Mental health issues need more than 1 solution

By The Dubuque Telegraph Herald


While the political reaction to the Newtown, Conn., tragedy has primarily focused on gun control, the school shooting illuminated another issue sorely needing attention and resources: Meeting the needs of the mentally ill. This week, the Telegraph Herald has looked at many issues related to the mental health system, particularly the reformation of the program here in Iowa. While that is on the front burner for local officials, there is more than one problem to be solved. Helping mentally ill people in our society is an issue that must be addressed on several fronts.

Iowa has at long last begun the process of regionalizing its mental health care system. After decades of dealing with 99 different programs, counties are banding together in an effort to provide better services more efficiently. At least that’s how it is supposed to work in theory. Unfortunately, the details haven’t been spelled out, leaving those charged with providing mental health services nervous about how the regional plan will work. Dubuque County officials couldn’t get other counties to even discuss funding and staffing strategies, and the state has put no parameters on the regions to ensure that efficiencies are realized. Hammering out the expectations should be at the top of the list for lawmakers in the January legislative session. If saving money and improving services isn’t part of the goal, then why change the system at all?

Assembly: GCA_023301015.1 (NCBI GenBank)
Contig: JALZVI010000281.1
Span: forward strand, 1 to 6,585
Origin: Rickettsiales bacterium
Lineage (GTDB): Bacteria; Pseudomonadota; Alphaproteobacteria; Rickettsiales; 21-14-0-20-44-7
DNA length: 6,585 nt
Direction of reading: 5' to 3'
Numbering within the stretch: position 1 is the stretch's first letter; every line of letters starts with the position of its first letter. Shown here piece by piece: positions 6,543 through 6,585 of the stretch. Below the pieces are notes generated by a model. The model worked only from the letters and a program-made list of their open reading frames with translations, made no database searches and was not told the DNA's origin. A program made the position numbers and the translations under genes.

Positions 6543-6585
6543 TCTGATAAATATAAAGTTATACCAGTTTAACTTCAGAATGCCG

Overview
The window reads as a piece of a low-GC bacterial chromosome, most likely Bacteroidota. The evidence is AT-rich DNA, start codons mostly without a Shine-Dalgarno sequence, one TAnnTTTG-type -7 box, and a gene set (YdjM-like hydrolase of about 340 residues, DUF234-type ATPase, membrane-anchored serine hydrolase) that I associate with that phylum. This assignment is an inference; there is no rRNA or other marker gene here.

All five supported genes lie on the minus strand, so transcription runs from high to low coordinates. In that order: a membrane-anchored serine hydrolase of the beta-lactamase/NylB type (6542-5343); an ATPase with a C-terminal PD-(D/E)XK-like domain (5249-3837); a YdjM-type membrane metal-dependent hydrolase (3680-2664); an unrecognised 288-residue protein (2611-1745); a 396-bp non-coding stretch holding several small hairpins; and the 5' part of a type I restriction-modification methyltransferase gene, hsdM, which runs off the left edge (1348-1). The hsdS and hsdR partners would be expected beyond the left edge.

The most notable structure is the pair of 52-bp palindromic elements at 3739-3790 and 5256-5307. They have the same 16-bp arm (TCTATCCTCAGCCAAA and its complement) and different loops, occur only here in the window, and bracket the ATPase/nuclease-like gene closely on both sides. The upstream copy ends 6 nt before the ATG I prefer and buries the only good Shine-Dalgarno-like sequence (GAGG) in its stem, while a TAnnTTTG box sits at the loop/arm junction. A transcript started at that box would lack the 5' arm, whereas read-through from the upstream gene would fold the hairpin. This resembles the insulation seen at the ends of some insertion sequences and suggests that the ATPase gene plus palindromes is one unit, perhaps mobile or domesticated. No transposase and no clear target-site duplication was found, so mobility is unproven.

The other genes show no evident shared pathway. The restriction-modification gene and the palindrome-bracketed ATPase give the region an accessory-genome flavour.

Even if state and county officials work together to make regionalization a positive step, there are areas of concern that still need to be addressed.

Too often, mentally ill people end up in jail. Sometimes, like in the case of Justice Krambeer, of Garnavillo, highlighted this week, there has been no crime committed. But when there is no mental health bed available, jail is the go-to repository. Mentally ill individuals tend to not function well there, and law enforcement officials are not equipped to deal with the individualized regimens that can help keep mentally ill patients stable. Meanwhile, the lack of mental health beds is a growing concern. Iowa’s ratio of beds per 100,000 population is 4.9. Iowa is categorized in the “critical bed shortage” area, while Wisconsin (13 per 100,000 population) and Illinois (14.3 per 100,000) are listed as having a “severe bed shortage.” So far, the issue of increasing beds has not been on lawmakers’ radar. It needs to be.

Dubuque was doing a better job addressing this issue nearly a decade ago than it is today. In 2003, when the county had a federal grant to fund its Jail Diversion Program, the results were dramatic. Mental health professionals and substance abuse counselors worked with police and sheriff’s officials, and in the first six months, jail diversion staff assisted 275 times with 207 different people, getting help for individuals instead of placing them in jail. All stakeholders had positive things to say about the collaborative effort. But the grant only lasted three years. When the funding dried up, the program was cut to the bone — down to one treatment coordinator. No matter how good that coordinator is at his job, it is impossible for one person to take on the entire program.

Bridging the gaps in our mental health system will require a multi-pronged approach involving lawmakers, county officials, law enforcement and mental health providers. Better access to services will be a good start. Greater attention to assessment and appropriate treatment must follow, lest we find ourselves in our own tragic circumstance.


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